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Health-related quality of life and long-term morbidity and mortality in patients hospitalised with systolic heart failure.

Berg J, Lindgren P, Kahan T, Schill O, Persson H, Edner M, Mejhert M - JRSM Cardiovasc Dis (2014)

Bottom Line: Glomerular filtration rate was significant for all-cause mortality, while atrioventricular plane displacement was predictive of cardiovascular mortality.Median time to first all-cause and cardiovascular hospitalisation was 5.7 and 11.2 months, respectively.Time to first all-cause hospitalisation was determined by physical mobility, emotional reactions, age, gender and haemoglobin level, while only physical mobility and diuretic dose predicted time to first cardiovascular hospitalisation.

View Article: PubMed Central - PubMed

Affiliation: Institute of Environmental Medicine, Karolinska Institutet, Stockholm, Sweden ; OptumInsight, Stockholm, Sweden.

ABSTRACT

Background: Health-related quality of life has been shown to impact prognosis in chronic heart failure, however with limited long-term follow-up. We analysed data spanning 8-12 years to assess the impact of health-related quality of life using the Nottingham Health Profile on first hospitalisation and mortality, for cardiovascular and all causes.

Methods: We included 208 patients aged ≥60 years with New York Heart Association class II-IV and left ventricular systolic dysfunction hospitalised in Stockholm during 1996-99. Data on hospital admissions, discharge diagnoses and date and cause of death were collected from administrative databases and medical records until 2007. Cox proportional hazard models were employed to analyse the time to event for mortality and hospitalisations.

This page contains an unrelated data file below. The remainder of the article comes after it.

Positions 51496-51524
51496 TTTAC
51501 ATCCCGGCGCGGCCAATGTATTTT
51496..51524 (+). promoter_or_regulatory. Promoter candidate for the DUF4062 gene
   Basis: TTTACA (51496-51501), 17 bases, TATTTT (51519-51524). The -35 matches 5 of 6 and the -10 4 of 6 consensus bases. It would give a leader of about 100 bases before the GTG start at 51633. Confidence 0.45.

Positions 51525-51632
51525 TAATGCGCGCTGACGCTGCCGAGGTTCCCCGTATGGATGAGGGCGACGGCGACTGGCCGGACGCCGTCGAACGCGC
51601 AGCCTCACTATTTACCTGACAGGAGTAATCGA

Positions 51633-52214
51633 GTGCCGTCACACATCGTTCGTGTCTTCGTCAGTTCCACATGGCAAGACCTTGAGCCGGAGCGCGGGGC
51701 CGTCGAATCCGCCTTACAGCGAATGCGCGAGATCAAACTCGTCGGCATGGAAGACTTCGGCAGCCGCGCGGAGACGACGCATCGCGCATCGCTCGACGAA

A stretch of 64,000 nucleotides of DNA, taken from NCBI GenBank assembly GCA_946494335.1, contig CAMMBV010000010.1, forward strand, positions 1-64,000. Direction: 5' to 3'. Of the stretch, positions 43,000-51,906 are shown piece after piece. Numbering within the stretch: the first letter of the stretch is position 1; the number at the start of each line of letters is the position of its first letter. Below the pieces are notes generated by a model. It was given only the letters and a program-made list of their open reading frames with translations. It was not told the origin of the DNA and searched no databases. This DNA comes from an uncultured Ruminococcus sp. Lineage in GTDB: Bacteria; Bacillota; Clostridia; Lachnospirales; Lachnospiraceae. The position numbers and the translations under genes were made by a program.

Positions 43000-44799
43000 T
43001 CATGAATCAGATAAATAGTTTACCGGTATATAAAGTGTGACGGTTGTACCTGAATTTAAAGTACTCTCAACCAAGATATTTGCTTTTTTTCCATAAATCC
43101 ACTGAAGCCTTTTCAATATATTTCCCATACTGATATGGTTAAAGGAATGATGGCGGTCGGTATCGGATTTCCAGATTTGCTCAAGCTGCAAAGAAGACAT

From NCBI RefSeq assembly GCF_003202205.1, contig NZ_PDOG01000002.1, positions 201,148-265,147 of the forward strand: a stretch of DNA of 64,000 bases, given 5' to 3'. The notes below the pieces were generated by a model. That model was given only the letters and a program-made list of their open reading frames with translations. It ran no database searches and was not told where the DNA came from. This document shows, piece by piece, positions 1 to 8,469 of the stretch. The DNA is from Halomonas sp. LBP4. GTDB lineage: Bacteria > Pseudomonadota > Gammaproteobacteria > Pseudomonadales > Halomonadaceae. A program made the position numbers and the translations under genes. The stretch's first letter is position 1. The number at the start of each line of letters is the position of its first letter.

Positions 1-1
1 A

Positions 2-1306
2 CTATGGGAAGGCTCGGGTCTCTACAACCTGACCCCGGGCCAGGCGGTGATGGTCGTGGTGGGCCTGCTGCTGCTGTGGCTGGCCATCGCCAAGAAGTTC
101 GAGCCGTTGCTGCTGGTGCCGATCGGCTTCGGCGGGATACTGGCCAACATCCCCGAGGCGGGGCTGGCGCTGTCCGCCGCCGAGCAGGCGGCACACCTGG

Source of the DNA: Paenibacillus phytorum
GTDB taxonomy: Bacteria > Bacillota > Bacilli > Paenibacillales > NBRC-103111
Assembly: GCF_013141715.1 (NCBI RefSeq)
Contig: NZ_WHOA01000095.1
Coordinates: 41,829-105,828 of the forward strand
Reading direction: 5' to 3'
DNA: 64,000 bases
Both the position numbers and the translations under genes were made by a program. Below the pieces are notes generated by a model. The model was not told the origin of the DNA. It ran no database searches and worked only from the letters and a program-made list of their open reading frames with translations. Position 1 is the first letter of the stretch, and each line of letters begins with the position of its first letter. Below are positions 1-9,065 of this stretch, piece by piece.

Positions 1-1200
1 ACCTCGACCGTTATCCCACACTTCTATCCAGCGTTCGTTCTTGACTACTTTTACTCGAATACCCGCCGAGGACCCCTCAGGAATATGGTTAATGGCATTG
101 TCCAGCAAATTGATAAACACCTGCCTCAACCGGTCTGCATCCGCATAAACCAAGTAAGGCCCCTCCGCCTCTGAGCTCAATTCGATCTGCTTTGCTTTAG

Results: Mean age was 76 years, 58% were male and mean ejection fraction was 34%. Median survival was 4.6 years (range 6 days-11.9 years); 148 patients died. All-cause and cardiovascular mortality were determined by physical mobility (by Nottingham Health Profile), age, gender, diuretic dose and haemoglobin level. Glomerular filtration rate was significant for all-cause mortality, while atrioventricular plane displacement was predictive of cardiovascular mortality. Median time to first all-cause and cardiovascular hospitalisation was 5.7 and 11.2 months, respectively. Time to first all-cause hospitalisation was determined by physical mobility, emotional reactions, age, gender and haemoglobin level, while only physical mobility and diuretic dose predicted time to first cardiovascular hospitalisation.

Conclusions: In conclusion, in patients with systolic chronic heart failure, physical mobility as part of health-related quality of life is an independent prognostic marker for cardiovascular and all-cause readmissions and mortality over 12 years.

No MeSH data available.


Related in: MedlinePlus

Kaplan–Meier curves for mortality and hospitalisations (all-cause and cardiovascular) over 12-year follow-up.
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fig1-2048004014548735: Kaplan–Meier curves for mortality and hospitalisations (all-cause and cardiovascular) over 12-year follow-up.

Mentions: During the 12-year follow-up period, 148 patients (71%) died, of which 101 deaths (68%) were due to cardiovascular causes. Two patients moved from the Stockholm area and were lost to follow-up. Median survival was 4.6 years (range 6 days–11.9 years) and mean survival 5.1 years. Figure 1 shows the Kaplan–Meier curves for all-cause and cardiovascular mortality over time.Figure 1.